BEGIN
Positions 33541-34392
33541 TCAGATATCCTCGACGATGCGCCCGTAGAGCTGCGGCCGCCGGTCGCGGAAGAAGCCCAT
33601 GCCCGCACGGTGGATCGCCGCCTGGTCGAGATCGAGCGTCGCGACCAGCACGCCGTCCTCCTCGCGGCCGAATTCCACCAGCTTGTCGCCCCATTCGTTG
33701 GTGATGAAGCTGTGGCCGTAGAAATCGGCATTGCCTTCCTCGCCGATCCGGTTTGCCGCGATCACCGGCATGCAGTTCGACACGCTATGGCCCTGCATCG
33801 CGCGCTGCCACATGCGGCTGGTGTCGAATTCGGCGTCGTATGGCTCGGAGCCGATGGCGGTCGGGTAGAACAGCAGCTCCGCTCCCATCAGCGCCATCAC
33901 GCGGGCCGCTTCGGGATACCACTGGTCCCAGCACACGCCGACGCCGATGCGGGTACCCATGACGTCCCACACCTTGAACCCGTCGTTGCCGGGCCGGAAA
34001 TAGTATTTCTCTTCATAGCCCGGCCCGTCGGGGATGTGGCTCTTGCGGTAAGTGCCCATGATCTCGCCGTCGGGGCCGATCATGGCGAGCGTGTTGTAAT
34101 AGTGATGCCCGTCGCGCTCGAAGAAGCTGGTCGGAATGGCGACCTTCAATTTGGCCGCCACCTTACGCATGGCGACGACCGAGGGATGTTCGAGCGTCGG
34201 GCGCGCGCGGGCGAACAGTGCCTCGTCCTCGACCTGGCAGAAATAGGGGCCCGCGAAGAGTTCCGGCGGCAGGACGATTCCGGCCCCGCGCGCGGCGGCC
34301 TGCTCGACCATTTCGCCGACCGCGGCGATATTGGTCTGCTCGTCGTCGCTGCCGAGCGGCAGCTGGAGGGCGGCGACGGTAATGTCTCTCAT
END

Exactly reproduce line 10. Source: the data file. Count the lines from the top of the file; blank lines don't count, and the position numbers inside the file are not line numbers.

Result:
34301 TGCTCGACCATTTCGCCGACCGCGGCGATATTGGTCTGCTCGTCGTCGCTGCCGAGCGGCAGCTGGAGGGCGGCGACGGTAATGTCTCTCAT